26 Nov 2015

New law to give schools flexibility - minister

8:09 pm on 26 November 2015

Principals would be allowed to run more than one school and schools would find it easier to change their opening hours under a proposed law change.

Students away from a classroom, which is filled with empty school desks.

The New Zealand Educational Institute, which represents primary school teachers, feared major changes were being pushed through with little consultation. Photo: 123RF

The government said the Education Legislation Bill, which was introduced today, was about giving schools more flexibility.

However, the primary teachers' union warned it could fundamentally change the way schools operated.

Principals' Federation president Denise Torrey said the bill was mostly about "tidying up" legislation to catch up with what was already happening.

Sharing a principal could work for some schools, she said.

"The children's needs need to be at the centre of any decision. We would much rather the children stay on a site than close a whole pile of schools and put them on one site, if that's possible."

National MP

Education Minister Hekia Parata Photo: RNZ / Alexander Robertson

In a written statement, Education Minister Hekia Parata said the changes would give schools more flexibility to cater to the needs of their students.

However, the New Zealand Educational Institute, which represents primary school teachers, feared major changes were being pushed through with little consultation.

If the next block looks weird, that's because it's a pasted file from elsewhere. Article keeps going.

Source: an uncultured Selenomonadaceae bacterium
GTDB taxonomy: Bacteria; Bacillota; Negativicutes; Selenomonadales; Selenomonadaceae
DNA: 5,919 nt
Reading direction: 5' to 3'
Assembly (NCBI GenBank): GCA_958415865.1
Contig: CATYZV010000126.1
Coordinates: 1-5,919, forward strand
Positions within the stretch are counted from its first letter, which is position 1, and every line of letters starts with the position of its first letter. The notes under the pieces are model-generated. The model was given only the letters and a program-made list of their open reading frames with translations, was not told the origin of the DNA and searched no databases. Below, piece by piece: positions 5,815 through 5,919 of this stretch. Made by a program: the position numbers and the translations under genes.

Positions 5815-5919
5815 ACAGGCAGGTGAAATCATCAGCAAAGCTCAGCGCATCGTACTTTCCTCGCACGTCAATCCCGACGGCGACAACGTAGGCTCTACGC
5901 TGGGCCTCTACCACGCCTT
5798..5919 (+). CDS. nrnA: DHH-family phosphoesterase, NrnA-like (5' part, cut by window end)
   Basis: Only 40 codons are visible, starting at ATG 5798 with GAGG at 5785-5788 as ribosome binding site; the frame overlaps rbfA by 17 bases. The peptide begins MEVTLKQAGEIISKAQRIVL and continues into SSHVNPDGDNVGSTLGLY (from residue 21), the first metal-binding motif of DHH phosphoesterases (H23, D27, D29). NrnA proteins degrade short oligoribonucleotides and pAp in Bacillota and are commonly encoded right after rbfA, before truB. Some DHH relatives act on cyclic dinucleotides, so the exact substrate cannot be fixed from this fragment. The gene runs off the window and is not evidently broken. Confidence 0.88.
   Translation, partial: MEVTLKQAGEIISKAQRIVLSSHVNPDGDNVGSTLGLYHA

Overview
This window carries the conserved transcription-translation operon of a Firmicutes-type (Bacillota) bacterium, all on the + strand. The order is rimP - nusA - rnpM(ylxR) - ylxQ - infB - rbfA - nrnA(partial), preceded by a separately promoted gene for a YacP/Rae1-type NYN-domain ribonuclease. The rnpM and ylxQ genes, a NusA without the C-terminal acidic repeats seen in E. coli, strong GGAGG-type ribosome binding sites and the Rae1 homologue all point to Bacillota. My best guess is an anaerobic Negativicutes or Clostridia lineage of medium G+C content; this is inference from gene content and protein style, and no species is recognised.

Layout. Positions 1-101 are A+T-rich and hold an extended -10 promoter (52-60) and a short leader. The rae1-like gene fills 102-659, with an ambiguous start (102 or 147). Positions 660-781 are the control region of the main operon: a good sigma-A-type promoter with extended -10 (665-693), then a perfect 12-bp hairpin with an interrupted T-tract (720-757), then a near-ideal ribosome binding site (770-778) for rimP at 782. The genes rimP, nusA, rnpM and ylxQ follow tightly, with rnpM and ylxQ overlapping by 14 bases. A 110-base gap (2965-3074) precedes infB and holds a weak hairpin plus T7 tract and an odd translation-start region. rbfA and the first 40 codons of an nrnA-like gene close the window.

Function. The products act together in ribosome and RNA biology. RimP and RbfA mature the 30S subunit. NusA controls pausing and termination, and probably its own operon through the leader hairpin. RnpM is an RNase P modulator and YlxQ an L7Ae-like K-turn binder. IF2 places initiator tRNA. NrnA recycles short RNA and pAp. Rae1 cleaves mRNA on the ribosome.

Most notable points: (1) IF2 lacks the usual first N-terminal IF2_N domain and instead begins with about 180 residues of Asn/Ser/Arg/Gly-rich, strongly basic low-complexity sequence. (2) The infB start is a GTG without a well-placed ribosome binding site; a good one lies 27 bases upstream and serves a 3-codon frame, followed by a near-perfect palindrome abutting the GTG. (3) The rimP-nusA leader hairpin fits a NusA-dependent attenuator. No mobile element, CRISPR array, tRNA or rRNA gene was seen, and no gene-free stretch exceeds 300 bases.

The union's president Louise Green said there were already exemptions in special cases with permission from the ministry - but she was worried about such arrangements becoming the norm.

"Principals work hard to lead the school they are the principal of, and it's not a part time job. The other thing is, parents don't like it when a principal is out of their school."

A proposal to allow the State Services Commission to approve conditions of employment outside a collective contract is also included in the bill.

Ms Green said all terms and conditions "should be negotiated in an open and transparent way in good faith".

She said the provision allowed for "side deals that could effectively undermine the collective agreement but equally change the way schools are operated in New Zealand".

The bill included major changes, which should be more properly addressed in the current review of the Education Act, she said.

In a written response to questions, Education Ministry deputy secretary for strategy, planning and governance Ellen Macgregor-Reid said any additional employment conditions would not clash with the collective.

For instance, some boards already gave principals extra remuneration in recognition of additional responsibilities, like managing a large number of international students or operating a hostel.

The omnibus bill, which involves amendments to eight different statutes, is now waiting for its first reading in Parliament.

Meanwhile, public submissions on the separate proposals to update the Education Act close on 14 December.

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